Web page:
In May 2013, Barclays informed three-quarters of its clients in the money services business that it was closing their bank accounts. These included many handling overseas money transfers from diaspora communities in the UK to destinations as diverse as Somalia, Bangladesh, Pakistan, Yemen, Sri Lanka and Poland. The International Association of Money Transfer Networks (IAMTN) says that up to 250 companies have been affected by the decision. Notice periods of no more than two months were given. Barclays justified its actions as a move to reduce the risk of being implicated in money-laundering or terrorist financing.
Edward Paice, director of Africa Research Institute, talked to Abdirashid Duale, chief executive of Dahabshiil, the largest money transfer business in the Horn of Africa, about the crucial importance of remittances to the Somali region and the potential impact if money transfers are reduced.
What will be the impact on Somalia, Somaliland and Puntland if money transfers from the UK are curtailed because Dahabshiil and other money transfer agencies are denied access to UK banking facilities?
I can honestly say it would be a recipe for disaster. It is estimated that remittances from the diaspora provide essential support to 40% of the Somali territories. We have nearly 300 branches in the territories and thousands of agents servicing people in towns and rural areas. For them, money sent from relatives overseas is an economic lifeline. It is mainly spent on food, medicines and school fees – for the absolute basics, not for luxuries.
How substantial are these remittances?
More than US$1.2 billion is remitted to the Somali territories annually. This is over half of Somalia’s gross national income. So you can see the importance of remittances to the region. About US$500m is sent from the UK. At Dahabshiil’s branches in the UK, we process hundreds of thousands of transactions each year. The average transaction size is US$200-300.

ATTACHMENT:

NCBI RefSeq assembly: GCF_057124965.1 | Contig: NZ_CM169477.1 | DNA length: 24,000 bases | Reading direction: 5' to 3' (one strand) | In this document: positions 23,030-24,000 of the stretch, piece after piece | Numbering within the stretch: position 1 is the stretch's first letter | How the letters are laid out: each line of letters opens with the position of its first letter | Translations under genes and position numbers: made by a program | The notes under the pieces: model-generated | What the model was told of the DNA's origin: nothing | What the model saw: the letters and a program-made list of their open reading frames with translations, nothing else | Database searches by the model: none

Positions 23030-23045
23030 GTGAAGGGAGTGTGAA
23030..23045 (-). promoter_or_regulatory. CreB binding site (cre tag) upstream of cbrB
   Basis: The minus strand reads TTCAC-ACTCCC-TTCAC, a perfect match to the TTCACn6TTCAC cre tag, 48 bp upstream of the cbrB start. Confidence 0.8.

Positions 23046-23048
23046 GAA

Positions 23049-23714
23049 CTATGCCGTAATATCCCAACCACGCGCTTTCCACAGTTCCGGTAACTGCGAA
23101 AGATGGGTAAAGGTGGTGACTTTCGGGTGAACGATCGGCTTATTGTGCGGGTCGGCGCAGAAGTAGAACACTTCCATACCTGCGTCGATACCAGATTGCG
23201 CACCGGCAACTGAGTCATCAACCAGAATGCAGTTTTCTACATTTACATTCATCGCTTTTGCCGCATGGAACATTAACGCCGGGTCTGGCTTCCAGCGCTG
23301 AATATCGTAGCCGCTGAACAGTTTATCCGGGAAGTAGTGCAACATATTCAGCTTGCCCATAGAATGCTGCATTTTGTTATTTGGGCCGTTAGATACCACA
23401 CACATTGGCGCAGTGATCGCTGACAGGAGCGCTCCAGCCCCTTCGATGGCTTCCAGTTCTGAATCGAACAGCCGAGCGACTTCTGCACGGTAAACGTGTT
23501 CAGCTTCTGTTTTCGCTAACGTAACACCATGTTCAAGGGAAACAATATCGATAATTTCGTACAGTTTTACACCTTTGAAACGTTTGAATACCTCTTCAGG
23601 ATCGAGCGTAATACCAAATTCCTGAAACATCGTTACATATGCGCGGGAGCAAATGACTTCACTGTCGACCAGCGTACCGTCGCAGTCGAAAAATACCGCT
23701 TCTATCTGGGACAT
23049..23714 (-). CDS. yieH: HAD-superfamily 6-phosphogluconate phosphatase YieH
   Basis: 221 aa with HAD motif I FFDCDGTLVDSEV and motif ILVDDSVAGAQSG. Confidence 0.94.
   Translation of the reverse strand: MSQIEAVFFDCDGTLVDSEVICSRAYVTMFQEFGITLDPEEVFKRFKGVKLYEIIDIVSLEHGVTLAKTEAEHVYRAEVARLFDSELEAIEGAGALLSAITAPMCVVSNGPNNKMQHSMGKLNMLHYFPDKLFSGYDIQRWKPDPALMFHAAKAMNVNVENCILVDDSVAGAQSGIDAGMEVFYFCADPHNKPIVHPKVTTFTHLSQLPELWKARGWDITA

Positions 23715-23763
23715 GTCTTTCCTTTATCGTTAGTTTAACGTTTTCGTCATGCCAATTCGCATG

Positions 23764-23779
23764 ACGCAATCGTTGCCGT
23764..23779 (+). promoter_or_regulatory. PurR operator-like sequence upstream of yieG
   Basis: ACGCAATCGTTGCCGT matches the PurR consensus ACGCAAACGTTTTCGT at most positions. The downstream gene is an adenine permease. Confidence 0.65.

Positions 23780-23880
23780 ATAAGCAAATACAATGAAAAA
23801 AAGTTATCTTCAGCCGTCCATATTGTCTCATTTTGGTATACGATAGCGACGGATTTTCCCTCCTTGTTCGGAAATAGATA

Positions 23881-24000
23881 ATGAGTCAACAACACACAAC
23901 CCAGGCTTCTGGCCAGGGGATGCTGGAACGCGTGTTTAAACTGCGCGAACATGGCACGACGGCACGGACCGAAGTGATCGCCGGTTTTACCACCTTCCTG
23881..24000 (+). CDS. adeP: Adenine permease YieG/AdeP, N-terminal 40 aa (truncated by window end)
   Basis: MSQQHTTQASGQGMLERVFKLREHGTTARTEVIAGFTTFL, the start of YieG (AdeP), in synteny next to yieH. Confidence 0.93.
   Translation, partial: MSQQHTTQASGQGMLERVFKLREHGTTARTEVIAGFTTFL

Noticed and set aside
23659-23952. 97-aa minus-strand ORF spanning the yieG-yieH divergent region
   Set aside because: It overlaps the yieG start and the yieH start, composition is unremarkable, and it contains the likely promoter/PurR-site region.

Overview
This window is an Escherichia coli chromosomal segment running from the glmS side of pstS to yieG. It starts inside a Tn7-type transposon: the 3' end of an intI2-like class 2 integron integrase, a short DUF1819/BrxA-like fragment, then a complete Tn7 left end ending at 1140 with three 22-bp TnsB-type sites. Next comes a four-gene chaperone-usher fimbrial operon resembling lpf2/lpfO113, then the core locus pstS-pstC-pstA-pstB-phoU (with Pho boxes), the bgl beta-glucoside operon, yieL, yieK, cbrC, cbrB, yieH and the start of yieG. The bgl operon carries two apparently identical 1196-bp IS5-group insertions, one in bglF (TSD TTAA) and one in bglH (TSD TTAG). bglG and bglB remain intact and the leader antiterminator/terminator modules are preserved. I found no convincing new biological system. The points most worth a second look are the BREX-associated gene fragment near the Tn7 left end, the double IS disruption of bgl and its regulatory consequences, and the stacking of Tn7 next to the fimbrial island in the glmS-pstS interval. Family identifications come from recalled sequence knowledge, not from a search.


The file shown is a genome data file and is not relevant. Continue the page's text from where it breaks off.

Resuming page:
Are people sending money to their relatives the only users of money transfer services to the Somali region?
Not at all. All the international aid agencies and NGOs use money transfer businesses (MTBs) to operate. They and their partners use us to pay staff, buy equipment and supplies, and make cash payments as part of social safety net programmes. Oxfam, Save the Children, UNDP, CARE, BBC Media Action, Islamic humanitarian agencies – you name it, they use MTBs. Even Somali veterans who fought for the British in World War II, and their widows, are paid their grants through Dahabshiil.
A great many local charities and NGOs use MTBs to collect donations, pay salaries and buy things. At the weekend, when Olympic double gold medal winner Mo Farah protested about the imminent closure of the bank accounts of Somali MTBs, he highlighted the impact it would have on the activities of the Mo Farah Foundation.
Finally, I would mention the private sector. In Somaliland and Puntland, which have been relatively peaceful for many years, many people are investing in businesses and property. Now the same is happening in southern and central Somalia as well. Investors send their money through MTBs. This investment is crucially important for economic development in the region. Factories are being built. If I am a local businessman, how do I pay for building materials or diesel from the Gulf or Ethiopia? I use an MTB. International oil and mining companies are also prospecting in the region now and they too use MTBs. No business can operate without them.
NO SOMALI BANKING SYSTEM
Will the impact on the Somali region be different to that on other countries affected by the Barclays decision?
It will be much more acute. You see, in Somalia there is really no alternative to using MTBs. The whole banking infrastructure collapsed in the civil war in the early 1990s and it has never been rebuilt. So MTBs are the banking system now. That’s the way things are. Under the circumstances, which have been as difficult as you can imagine, it’s a system that works very well. The larger firms are very professional and efficient.
We also provide a service for the people who might not use banks even if they could – for the unbanked in the UK, Somalia and elsewhere. Forget the Somalia end of things for a moment. We fill a gap for diaspora communities. If you go to a Dahabshiil location or agent in the UK – where there are more than 100,000 people of Somali origin – most open early in the morning and work up to 10 o’clock at night, 7 days a week. You deal with people you know, the service is fast and friendly, it is easy to use, and it is half the cost of the big Western money transfer companies.